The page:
Court orders are the way the decisions or judgments of judicial officers are described. They can include:
In general terms, orders in family law can include a decree, a decision, a declaration and a judgment.
When an order is made, each person bound by the order must follow it.
What orders can you apply for?
Section 64B of the Family Law Act sets out that a parenting order may deal with one or more of the following:
You should read Section 64B for the full detail, including the meaning of ‘person’ or ‘persons’ – it may mean either parent and other people, such as a grandparent or other relative of the child.
Who can apply for a parenting order?
A parenting order may be applied for by:
When can you apply for a parenting order?
You may apply for a parenting order only after you have attempted to resolve the matter with the other parent or parents, either on your own or with assistance. See the information earlier on this page under the heading 'What you must do before you apply to the Court?' about the requirements for parties to use dispute resolution services in disputes about children.
If you are unable to resolve the matter (or an exception applies to you), you can seek parenting orders from a court.
You should get legal advice before deciding what to do. A lawyer can help you understand your legal rights and responsibilities, and explain how the law applies to your case. A lawyer can also help you reach an agreement with the other party without having to go to court.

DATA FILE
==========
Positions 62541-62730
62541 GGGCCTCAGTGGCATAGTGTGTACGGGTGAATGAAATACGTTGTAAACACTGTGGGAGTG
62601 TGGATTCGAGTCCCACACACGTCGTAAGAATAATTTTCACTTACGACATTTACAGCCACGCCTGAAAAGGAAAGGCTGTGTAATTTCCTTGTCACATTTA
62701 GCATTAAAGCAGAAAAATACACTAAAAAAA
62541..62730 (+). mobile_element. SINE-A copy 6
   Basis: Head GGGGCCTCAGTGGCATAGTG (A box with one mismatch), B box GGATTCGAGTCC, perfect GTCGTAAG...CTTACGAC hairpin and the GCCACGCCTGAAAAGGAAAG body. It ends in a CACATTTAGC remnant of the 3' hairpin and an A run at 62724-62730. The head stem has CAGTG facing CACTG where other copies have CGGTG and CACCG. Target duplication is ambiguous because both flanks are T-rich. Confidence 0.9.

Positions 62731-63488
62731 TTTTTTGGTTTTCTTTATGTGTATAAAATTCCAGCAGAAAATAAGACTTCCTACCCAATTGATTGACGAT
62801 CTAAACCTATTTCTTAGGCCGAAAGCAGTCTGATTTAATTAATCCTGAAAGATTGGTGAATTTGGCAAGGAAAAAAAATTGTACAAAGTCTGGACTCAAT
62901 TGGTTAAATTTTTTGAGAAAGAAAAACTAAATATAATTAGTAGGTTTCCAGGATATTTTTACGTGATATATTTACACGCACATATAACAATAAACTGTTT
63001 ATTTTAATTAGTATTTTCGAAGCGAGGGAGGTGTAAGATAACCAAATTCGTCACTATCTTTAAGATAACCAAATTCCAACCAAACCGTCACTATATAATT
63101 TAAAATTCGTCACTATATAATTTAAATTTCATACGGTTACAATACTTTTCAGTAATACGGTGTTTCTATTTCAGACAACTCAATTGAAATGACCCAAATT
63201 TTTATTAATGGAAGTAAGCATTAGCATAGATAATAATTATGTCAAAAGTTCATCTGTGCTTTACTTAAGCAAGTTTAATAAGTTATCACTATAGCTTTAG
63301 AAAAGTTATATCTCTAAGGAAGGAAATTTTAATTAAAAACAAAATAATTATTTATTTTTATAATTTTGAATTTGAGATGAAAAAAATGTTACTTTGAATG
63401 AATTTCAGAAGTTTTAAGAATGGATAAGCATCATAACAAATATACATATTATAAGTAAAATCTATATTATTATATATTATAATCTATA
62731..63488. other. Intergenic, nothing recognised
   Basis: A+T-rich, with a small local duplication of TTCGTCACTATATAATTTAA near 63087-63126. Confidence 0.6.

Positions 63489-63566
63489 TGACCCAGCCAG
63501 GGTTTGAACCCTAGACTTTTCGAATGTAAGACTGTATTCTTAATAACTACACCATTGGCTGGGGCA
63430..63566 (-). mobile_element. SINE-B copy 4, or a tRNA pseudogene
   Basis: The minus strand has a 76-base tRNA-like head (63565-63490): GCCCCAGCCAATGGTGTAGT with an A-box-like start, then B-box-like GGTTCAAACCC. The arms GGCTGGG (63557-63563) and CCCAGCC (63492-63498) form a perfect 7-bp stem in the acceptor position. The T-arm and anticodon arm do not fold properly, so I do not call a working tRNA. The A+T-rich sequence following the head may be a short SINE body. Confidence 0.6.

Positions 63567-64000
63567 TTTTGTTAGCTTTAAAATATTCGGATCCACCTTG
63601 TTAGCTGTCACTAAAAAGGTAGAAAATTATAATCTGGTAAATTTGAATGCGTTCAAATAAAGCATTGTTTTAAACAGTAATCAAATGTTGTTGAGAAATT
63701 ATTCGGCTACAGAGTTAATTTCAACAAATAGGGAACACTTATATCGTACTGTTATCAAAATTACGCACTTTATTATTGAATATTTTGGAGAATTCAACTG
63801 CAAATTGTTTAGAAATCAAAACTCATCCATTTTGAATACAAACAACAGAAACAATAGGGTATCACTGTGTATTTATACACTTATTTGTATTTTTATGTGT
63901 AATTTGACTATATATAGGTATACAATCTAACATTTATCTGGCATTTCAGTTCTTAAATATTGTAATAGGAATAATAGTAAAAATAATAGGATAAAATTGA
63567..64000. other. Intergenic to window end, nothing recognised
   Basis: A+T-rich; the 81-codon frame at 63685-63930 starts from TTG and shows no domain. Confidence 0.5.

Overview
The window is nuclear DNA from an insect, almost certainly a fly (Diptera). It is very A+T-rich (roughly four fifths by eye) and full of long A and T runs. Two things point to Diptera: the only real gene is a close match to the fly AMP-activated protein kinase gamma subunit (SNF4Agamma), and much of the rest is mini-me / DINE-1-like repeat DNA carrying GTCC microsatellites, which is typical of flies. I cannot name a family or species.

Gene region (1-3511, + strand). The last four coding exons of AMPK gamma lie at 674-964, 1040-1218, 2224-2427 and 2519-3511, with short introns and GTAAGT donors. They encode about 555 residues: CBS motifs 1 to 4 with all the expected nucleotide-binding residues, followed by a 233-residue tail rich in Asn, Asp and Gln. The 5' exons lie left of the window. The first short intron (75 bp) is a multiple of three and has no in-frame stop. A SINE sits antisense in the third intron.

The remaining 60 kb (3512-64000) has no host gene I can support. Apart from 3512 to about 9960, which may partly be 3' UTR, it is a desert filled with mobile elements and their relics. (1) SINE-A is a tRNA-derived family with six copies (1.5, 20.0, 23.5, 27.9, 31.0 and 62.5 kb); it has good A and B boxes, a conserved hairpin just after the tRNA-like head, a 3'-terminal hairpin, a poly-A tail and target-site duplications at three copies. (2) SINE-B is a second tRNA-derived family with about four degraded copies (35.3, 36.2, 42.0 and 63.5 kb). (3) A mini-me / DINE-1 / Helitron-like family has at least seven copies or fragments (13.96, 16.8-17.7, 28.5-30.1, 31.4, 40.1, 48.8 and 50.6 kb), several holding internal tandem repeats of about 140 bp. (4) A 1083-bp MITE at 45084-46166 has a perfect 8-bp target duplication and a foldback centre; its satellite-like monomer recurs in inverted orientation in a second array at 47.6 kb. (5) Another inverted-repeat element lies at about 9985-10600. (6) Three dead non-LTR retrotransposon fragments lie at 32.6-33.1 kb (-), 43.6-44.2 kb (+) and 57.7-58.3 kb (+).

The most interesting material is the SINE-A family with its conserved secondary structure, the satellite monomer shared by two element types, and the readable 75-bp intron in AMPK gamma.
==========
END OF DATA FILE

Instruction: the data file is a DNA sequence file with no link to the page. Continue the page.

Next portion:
How do you apply for a parenting order?
You can apply to the Court most appropriate for your case.
The Family Law Courts comprise the Federal Circuit Court and the Family Court of Australia. The courts share jurisdiction in all family law matters and you can apply to either court.
The Family Court deals with more complex matters. These may include, for example if the children’s issues in your case involve a child welfare agency and/or allegations of serious sexual abuse (Magellan cases), severe family violence or mental health issues, international child abduction under the Hague Convention or special medical procedures.
All other applications should be filed in the Federal Circuit Court. The Federal Circuit Court deals with less complex matters that are likely to be decided quickly.
You may prefer to seek legal advice before choosing the court in which to file your application.
The forms you must use and the processes you must follow depend on which Court you apply to; the courts have different application forms and different requirements associated with filing an application. For further information go to the Forms section of the family law website, call 1300 352 000 or visit a family law registry near you.
If the matter is urgent (for example if you seek a recovery order), you may need to seek an urgent interim hearing.
If there are existing orders, you should read the related information as there are extra things you may need to do. Follow the above link 'Applying to change an existing order'.
For a copy of the Attorney-General's fact sheet 'Parenting plans' visit Family Relationships Online located under website links.
Is there a filing fee for parenting order applications?
Yes. Information on the filing fees is available under the Fees section of the family law website.
What happens when you apply for a parenting order?
When you apply to the Family Law Courts for parenting orders, you will be advised about the events that you will need to attend before your application is determined by a judge or federal magistrate. The case management process will be different in the Family Court and the Federal Magistrates Court.